By now it's early '60s - the Tradewinds were God, the Easybeats were always God, the Swingin' Blue Jeans - I like them; I know it's stupid. The Trashmen were really stupid. 'Little Girl' by the Syndicate Of Sound. I thought '98.6' by Keith was genius, and the Four Tops. Creedence was great. Tony Joe White did a concert with Booker T & the MGs as his backing group - he was Elvis that night. The Jackpots in Sweden, and Abba later. Del Shannon was wonderful early on and later with Jeff Lynne and Tom Petty - someone should cover that stuff. Alvin Stardust, Suzy Quatro and Mud - those are all brilliant records - makes you feel stupid in a nice kind of trendy way. ZZ Top, till they found synthesisers, were amazing - shame on you guys!

Then by about '75 I stared making records that I just wasn't hearing - the Runaways, Blue Oyster Cult, Helen Reddy, which was my Doris Day period recycled. Of course I lived in different places, so I wasn't hearing American music. I was getting hits in places like Denmark, with people like Burnin' Red Ivanhoe.

What about the punk period?

I liked that song 'English Wipe Out' (999), and 'Peaches' by the Stranglers. I never got the Clash - I got the concept, but not the music until later. I got it then with 'London Calling'. Sex Pistols were God.

Where were you working when this was happening?

I was doing the Runaways, which was a bit later - we didn't get the Sex Pistols and Clash until later in California - we were behind, remember. I had the Runaways and Venus & the Razorblades. We charted twice during the Summer of Hate in Record Retailer with 'Punk-A-Rama' and 'I Wanna Be Where The Boys Are'. None of the others, the Ramones or the Runaways sold as well. America didn't have punk till way later with Black Flag and Minuteman - that was California punk which wasn't the same as punk was in the UK. In New York, Punk was all CBGB's stuff with Wayne County. Even Mink De Ville was lumped in there. The Ramones of course were God. The first album was tremendous. 'Sheena Is a Punk Rocker' was good. The Eddie and the Hot Rods EP was great.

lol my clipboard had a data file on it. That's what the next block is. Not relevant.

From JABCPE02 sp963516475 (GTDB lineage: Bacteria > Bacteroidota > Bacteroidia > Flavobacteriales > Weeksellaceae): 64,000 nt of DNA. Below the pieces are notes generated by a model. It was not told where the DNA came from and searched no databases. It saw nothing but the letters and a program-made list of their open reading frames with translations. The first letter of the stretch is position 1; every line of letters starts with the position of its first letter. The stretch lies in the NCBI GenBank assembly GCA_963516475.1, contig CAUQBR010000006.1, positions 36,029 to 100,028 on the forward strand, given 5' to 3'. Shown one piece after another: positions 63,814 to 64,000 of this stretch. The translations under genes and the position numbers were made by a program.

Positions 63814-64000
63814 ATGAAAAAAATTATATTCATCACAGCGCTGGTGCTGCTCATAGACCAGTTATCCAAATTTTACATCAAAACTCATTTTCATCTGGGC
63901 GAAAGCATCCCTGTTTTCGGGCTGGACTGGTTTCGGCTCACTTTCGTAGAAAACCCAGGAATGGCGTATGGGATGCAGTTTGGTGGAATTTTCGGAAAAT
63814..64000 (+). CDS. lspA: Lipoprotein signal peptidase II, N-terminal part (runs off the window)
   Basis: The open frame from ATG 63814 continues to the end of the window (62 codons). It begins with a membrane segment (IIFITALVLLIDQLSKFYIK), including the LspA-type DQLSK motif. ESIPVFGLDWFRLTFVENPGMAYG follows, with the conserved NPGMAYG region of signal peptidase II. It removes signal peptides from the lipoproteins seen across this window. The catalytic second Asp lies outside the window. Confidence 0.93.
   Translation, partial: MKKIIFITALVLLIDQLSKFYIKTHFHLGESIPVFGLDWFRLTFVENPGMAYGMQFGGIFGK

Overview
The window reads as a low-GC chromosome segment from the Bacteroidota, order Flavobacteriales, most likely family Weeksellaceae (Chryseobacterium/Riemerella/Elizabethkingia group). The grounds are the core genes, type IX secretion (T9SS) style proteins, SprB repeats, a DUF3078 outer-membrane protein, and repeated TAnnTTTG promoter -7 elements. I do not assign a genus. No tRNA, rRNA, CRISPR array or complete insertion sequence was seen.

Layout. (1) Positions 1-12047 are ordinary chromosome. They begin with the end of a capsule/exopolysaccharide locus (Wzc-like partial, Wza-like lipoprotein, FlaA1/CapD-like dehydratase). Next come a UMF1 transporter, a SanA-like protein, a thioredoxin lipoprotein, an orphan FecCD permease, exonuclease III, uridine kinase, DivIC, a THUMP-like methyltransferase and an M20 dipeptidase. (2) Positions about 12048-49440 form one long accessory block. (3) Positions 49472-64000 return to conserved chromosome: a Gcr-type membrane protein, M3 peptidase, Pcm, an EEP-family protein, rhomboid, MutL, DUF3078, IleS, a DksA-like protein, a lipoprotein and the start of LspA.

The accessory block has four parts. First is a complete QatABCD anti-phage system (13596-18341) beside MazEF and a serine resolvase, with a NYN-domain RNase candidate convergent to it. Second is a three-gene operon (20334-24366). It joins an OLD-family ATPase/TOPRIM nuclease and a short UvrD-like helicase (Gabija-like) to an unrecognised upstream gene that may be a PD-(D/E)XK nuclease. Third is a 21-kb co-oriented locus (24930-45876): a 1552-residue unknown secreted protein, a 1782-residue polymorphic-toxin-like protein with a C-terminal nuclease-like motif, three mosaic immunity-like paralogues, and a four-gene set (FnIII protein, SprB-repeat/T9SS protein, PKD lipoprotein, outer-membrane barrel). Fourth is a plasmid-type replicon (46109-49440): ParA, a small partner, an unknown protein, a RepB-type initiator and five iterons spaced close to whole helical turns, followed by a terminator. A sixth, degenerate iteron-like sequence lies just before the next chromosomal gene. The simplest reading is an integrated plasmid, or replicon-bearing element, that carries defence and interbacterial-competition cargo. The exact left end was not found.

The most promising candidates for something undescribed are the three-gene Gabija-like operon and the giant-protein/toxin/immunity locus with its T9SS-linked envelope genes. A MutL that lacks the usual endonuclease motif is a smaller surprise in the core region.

Do you see any difference between working on the New York scene and the LA scene?

I just turned up and made good records - anywhere, anytime. I made between 3,000 and 5,000 records. Either I wrote it, I published it, I produced it, I sang it or I brokered it. I don't even remember that record you just showed me (the Patterns). I think I produced the original song and they either pirated it or re-recorded it. I never saw that record before.

The '80s and '90s?

Oh, what went on there…not much. I had two hits. One was Steel Breeze's 'You Don't Want Me Any More'. One was top 20 and one No 17. Oh, I don't remember. We were on MTV and Billboard for a while. I started doing TV and went to Australia and became a DJ. Did the Byrds special for Discovery Network - John York reminded me of that - me interviewing Rick Danko. Wow, there was a nice guy. And then…Poison, Motley Crue, Guns'n''s all on my website. Glam and metal combined, glitter and metal - they called it Glam. Big hair bands now. Then some gospel…and then in between I produced Leather Nun, the sweetest guys, the Lou Reed of Sweden. I lived in Austin then and I did Mexican music for grandmas and nine-year-olds, and I wrote a book about baseball! Strange trip that was! Then Teenage Fan Club in '95, and a hit in the UK Indie charts with 'Superstar' by the Bombers. I tried to combine Blur and Oasis but nobody got it past the single. By then in '96 I lived in New Orleans, looking for the black music of the '20s, but couldn't find it.

Then at age 62, I dragged my crippled body back to Redlands where I am living in an 1890s house right by the Californian desert and I'm in the studio with Jimmy Stewart's second cousin with the drummer from the Misunderstood. He's the next Earle Mankey, the next Gary Paxton. I've always done well with co-producers. We're making a lot of modern stuff, some retro stuff, some of the best records of my career. Like the one that is available now in the UK called Sand, featuring Kim Fowley. We have experimental stuff, jazz, pop, phoney groups, 11-year-old kids and their uncles and nephews and mothers recording now on an Archies level. I'm happy because I get to make records again. It's my own choice. We're 75 minutes away from LA, so we're undercutting the LA studios. Lots of people are coming out for Europe and all over. And the next stop is the graveyard. Why not? Might as well die - that'll be an interesting project.

If you had to stick with just one type of record, which would it be?

Phoney group every time! I hate bands, because they're all assholes.

Let's talk about another producer you worked with…Phil Spector